“Oh there you are,” said my husband standing in the doorway of my study.

“I told you where I’d be.”

“Did you, obviously didn’t hear it.”

“No because you were too wrapped up in the quick crossword.”

“No I wasn’t because you’d already done it, if you hadn’t, then I might have been.”

“Simon, you were reading the clues and then my answers.”

“What if I was—it’s a free country, until Brexit.”

I groaned then asked him what he wanted.

“Can’t a man come and speak to his wife? Does he need a reason or a permit?”

“Oh god. Look, Simon, whatever I say is going to annoy you, so why don’t you go off and make some teas and we can sit down and talk through whatever issue it is you seem to have.”

“You sound like a parent talking to a small boy—I don’t have issues and I certainly don’t want to discuss them with you. In fact you’re the last person I’d want to speak to.” He turned and walked away ignoring my calls to return and talk to me.

Oh boy, just what I need an irritable adolescent aged thirty five. Of what now was I guilty—doing his crossword, or not giving him enough time? I really found it difficult to find the energy to even think about it.

I have umpteen kids to sort out, so I don’t need another one. However, I also appreciate he has a stressful job and sometimes he needs to vent a bit, though I wish he’d tell me what he was venting about because I could listen more effectively and possibly help him. Some days, whatever I do seems to upset someone.

Shutting down the computer, I went in search of my grumbly bear—that’s like a grizzly, but smaller and less aggressive. I found him in the kitchen making tea, so he had heard some of what I said.

“Now what’s the matter, the real matter, not some stupid crossword?”

“Nothing, why—what gave you that idea?”

If he’s going to be like this all weekend then mariticide may be the outcome, I think I could plead provocation.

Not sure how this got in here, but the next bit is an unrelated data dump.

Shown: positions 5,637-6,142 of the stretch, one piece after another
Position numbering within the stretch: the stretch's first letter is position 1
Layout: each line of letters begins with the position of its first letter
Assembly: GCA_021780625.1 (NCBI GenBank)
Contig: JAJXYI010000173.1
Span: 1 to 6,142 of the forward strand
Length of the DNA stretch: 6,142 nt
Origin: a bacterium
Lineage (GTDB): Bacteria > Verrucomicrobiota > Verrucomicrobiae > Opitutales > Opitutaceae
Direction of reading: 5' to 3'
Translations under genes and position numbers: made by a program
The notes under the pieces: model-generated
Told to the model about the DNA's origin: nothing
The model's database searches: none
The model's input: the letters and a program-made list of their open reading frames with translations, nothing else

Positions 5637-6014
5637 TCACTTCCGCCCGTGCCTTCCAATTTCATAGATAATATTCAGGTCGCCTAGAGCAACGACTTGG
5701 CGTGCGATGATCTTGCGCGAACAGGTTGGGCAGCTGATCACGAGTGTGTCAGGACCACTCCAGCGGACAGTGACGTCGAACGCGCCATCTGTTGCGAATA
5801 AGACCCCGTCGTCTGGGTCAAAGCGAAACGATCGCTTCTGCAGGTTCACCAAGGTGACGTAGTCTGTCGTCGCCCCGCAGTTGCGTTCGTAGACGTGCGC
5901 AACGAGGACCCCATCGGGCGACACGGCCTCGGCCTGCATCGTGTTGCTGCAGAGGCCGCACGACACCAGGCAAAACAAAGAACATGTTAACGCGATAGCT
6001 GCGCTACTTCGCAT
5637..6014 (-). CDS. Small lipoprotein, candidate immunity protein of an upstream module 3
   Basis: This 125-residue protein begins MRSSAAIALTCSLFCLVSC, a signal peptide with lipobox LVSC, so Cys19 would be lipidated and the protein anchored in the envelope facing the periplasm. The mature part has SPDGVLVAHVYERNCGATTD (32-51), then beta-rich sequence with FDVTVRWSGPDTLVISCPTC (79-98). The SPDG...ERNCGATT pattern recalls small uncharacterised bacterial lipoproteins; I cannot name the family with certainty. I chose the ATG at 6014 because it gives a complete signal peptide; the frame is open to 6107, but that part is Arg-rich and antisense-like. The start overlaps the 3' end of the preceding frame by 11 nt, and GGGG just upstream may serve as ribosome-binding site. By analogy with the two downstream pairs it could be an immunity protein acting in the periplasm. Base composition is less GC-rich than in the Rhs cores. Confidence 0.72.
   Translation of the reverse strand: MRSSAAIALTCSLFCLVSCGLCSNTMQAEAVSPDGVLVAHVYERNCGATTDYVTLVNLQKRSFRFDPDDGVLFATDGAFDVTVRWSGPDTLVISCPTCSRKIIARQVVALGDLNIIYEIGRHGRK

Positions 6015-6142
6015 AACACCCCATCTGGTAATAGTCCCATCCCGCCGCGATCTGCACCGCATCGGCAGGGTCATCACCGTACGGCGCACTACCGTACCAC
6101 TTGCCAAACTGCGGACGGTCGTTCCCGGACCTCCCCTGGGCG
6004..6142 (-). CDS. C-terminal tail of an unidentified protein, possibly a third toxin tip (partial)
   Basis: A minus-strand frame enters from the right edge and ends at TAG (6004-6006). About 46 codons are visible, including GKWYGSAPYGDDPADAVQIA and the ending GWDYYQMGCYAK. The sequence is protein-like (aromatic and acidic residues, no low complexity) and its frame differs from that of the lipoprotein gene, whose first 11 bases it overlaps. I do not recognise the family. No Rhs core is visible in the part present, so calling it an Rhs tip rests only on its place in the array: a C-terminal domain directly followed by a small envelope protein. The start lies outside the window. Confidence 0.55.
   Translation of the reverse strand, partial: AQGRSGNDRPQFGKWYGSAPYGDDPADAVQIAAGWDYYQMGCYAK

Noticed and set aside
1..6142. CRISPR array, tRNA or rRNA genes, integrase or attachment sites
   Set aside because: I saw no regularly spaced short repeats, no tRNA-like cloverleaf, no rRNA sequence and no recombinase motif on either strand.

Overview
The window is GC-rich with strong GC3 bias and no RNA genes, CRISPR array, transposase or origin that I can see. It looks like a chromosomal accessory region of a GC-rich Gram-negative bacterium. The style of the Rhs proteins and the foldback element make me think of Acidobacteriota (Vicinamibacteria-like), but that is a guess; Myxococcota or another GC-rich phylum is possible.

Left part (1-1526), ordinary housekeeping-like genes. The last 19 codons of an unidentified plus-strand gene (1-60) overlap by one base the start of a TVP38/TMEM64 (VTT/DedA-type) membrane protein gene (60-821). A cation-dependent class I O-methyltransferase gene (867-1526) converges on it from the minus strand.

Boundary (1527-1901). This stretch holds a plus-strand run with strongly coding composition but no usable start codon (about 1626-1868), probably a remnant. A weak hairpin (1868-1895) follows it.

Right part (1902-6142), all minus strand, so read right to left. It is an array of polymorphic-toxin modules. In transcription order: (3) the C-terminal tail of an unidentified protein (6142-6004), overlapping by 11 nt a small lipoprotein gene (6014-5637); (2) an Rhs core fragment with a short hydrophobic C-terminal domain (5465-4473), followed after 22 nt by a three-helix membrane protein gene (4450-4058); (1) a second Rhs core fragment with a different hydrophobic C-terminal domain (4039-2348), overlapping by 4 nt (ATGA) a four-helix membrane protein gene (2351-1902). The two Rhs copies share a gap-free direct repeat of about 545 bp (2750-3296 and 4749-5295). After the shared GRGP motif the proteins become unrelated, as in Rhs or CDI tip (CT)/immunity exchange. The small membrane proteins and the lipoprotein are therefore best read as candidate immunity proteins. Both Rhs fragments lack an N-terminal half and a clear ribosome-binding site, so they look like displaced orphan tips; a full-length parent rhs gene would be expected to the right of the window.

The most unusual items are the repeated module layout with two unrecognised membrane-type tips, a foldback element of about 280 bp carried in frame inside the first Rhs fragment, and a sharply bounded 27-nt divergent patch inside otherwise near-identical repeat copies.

“Clearly something is concerning you.”

“So how come I don’t know about it?”

“Simon, please stop messing about and tell me what is really on your mind—is it something to do with work?”

“You just have to keep prodding don’t you?”

“When there’s something worrying you, it worries me, so yes I do keep probing in case I can help you.”

He laughed— “Help me—what if you’re the cause?”

That surprised me, “If I am, then I’d like to talk it through with you, understand what I’ve done or said that has upset you and try and put it right if I can.”

“God you sound like a bloody teacher.”

“I’m sorry, I’m trying to understand what I’ve done wrong.”

“You don’t know?”

“No I don’t know, please tell me,” I felt tears welling up and small drops of scalding water escaped my eyelids, running down my cheeks. My mind was in overdrive, what had I done or not done? Nothing was coming except tears and I know he hates those, which made them come even more.

“Think.”

“Simon, I am thinking and I can’t see what I’ve done to upset you. Please help me.” I was now weeping and feeling like a worthless piece of rubbish, a stupid one at that.

“Here,” he passed me a cup of tea but I ignored it, I couldn’t see it clearly enough to pick up anyway.

“What have I done to hurt you? Please, I beg of you, tell me—help me to put it right.”

“You didn’t ask me to come to Menorca with you—that help?” Before I could respond he flounced out of the kitchen leaving his tea behind and moments later the backdoor shut and his car started up. I stood there in disbelief—was that the real reason?

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This story is 1315 words long.